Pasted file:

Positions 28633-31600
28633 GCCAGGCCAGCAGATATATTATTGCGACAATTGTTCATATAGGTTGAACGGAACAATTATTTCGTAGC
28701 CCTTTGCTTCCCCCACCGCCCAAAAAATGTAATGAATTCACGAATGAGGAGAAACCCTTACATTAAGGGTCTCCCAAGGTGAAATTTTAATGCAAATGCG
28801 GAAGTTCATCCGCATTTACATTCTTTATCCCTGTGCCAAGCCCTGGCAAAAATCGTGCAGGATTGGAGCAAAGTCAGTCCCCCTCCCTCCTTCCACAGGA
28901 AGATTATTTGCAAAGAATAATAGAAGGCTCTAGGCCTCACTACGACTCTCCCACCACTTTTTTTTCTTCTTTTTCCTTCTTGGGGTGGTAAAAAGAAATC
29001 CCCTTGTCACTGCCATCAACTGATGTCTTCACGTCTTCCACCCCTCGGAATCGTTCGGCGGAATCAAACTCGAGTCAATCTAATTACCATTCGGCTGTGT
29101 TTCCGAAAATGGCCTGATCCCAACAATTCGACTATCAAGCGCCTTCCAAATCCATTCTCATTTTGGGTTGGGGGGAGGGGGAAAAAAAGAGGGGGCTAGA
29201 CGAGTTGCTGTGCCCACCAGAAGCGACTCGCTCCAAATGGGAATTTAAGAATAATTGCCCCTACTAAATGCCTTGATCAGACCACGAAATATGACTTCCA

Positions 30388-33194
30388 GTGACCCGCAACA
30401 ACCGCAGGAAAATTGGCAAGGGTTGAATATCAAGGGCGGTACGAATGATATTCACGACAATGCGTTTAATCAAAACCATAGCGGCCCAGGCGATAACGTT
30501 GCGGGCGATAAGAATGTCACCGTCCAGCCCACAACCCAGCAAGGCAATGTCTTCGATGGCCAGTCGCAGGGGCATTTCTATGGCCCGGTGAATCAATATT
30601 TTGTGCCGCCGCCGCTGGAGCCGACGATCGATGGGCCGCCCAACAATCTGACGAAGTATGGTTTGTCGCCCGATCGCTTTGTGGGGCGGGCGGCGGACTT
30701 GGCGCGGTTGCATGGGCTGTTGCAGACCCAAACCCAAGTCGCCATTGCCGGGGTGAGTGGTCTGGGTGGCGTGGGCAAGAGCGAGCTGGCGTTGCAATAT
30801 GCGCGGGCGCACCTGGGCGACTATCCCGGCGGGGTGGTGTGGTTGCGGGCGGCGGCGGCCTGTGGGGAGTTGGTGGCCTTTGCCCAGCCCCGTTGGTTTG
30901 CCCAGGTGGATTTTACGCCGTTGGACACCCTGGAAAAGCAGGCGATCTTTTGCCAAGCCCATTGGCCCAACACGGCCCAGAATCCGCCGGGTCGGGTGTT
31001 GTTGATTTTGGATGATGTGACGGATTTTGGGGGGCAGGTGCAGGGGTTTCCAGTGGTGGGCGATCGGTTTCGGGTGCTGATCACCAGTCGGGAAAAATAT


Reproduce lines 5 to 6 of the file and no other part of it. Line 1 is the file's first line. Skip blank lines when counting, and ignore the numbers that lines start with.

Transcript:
28901 AGATTATTTGCAAAGAATAATAGAAGGCTCTAGGCCTCACTACGACTCTCCCACCACTTTTTTTTCTTCTTTTTCCTTCTTGGGGTGGTAAAAAGAAATC
29001 CCCTTGTCACTGCCATCAACTGATGTCTTCACGTCTTCCACCCCTCGGAATCGTTCGGCGGAATCAAACTCGAGTCAATCTAATTACCATTCGGCTGTGT